Chinese authorities began demolishing one of Ai Weiwei’s Beijing studios without warning, the dissident artist said on social media this weekend.
Ai, a longtime political critic who now lives in Berlin, said the building had been in use since 2006. In a series of Instagram videos, he appeared to mourn the loss of the space, later telling NPR demolition had begun with “no caution taken.”
“Works were damaged due to the unannounced attack on the studio,” Ai told the outlet. “However, compared to the memories which have been lost, compared to a society which has never established trust in the social order, a trust in the rule of law, or a trust in any kind of unity in defending the rights of its people, what has been lost at my studio is insignificant, and I don’t even care.”
One of the artist’s assistants, Ga Rang, told Agency France-Presse that Ai knew the rental contract on the building had expired last fall, but said they weren’t given any formal notice that demolition was about to begin.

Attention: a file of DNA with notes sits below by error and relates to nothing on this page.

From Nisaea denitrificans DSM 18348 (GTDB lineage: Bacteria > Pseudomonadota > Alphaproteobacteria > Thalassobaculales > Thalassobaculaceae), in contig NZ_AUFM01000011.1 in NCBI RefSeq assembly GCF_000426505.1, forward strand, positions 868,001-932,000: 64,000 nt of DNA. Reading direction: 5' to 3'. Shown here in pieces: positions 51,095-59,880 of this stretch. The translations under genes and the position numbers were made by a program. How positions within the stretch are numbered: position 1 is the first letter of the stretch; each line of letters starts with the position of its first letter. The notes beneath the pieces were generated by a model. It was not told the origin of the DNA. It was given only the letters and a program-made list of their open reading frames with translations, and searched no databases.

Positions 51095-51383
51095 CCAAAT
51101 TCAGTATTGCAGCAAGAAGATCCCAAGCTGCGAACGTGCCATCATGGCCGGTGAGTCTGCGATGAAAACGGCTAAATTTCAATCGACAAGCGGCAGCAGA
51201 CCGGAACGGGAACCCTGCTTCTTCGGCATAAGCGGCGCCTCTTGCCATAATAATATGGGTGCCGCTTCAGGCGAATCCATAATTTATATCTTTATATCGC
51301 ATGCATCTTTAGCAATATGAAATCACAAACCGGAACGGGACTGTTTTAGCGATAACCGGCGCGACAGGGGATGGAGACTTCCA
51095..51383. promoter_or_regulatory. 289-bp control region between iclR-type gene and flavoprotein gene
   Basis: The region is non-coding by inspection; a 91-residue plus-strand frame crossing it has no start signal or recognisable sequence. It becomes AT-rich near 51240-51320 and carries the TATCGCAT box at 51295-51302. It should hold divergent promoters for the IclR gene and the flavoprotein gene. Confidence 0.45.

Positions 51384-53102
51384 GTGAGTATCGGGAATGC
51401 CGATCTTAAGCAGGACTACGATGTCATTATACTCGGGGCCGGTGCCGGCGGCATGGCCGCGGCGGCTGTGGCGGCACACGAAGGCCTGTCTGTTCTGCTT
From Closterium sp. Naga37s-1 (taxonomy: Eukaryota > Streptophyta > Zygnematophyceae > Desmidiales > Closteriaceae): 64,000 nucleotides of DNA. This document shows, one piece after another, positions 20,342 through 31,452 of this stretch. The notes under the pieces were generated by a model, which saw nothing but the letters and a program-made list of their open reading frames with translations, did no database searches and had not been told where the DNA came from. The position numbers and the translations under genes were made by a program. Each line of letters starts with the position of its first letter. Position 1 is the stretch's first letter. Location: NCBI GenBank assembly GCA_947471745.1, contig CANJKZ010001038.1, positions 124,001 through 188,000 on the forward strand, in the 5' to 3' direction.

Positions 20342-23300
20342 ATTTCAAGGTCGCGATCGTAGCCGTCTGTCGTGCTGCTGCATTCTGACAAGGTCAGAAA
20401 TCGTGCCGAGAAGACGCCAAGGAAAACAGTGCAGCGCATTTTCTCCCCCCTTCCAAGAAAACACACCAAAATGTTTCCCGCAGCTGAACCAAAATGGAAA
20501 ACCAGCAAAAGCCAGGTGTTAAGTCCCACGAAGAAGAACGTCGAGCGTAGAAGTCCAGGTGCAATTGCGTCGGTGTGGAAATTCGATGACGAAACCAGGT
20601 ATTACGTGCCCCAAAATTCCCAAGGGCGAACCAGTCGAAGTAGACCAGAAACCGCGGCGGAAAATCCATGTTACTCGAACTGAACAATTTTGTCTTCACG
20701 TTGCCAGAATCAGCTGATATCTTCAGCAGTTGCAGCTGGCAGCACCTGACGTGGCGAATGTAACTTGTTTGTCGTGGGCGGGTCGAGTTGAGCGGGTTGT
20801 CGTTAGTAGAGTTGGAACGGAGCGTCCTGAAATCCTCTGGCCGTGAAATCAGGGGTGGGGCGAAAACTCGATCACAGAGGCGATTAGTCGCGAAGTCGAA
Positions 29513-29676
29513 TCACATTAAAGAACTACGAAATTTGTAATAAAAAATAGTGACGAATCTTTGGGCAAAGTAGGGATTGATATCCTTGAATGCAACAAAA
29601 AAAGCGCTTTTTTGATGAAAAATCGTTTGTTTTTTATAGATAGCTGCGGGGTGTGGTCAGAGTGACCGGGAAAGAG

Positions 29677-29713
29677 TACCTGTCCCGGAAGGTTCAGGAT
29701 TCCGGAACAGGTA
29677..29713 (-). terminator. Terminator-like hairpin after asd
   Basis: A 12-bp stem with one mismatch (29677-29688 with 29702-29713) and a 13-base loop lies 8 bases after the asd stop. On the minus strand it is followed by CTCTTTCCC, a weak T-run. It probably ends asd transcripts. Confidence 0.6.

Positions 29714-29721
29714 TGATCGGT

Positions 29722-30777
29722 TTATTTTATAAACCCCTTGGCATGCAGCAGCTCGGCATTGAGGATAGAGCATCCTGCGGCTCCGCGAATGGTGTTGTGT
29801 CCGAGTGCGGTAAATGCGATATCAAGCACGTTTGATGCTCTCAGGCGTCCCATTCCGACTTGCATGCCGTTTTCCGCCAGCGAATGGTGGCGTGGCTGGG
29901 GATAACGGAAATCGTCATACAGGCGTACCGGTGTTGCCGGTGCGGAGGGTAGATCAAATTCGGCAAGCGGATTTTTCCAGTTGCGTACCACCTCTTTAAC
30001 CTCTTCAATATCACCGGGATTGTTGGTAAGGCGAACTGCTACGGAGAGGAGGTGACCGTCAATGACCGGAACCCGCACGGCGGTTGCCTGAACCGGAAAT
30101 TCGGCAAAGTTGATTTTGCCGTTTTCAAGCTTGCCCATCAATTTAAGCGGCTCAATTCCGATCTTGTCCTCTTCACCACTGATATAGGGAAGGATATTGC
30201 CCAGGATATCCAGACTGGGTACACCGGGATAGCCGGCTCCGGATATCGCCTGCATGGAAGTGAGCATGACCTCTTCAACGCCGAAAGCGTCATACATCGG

“They came and started knocking down the windows today without telling us beforehand,” Ga told the outlet. “There’s still so much stuff inside.”
Ai is highly regarded within China and helped design the famed Bird’s Nest Olympic Stadium for the 2008 Olympics. But his vocal criticism of the Chinese government led to a nearly three-month-long detention in 2011 and he was forced to pay $2.4 million in back taxes and fines for what officials called “tax evasion.”
His passport was confiscated for several years, and he moved to Germany in 2015 after it was returned. He has lived in self-imposed exile since.
Following the destruction, Ai told NPR that he felt the government was attempting to gentrify the neighborhood as an effort “clear out migrant workers.”
“Right now, there is the misconception that it’s simply the demolition of one artist’s studio, which is not true,” he said. “They have been demolishing migrant worker’s homes, often in the middle of the night. They kick them out, destroy their personal belongings, and make them homeless or have them arrested for resisting eviction. This has been going on and on.”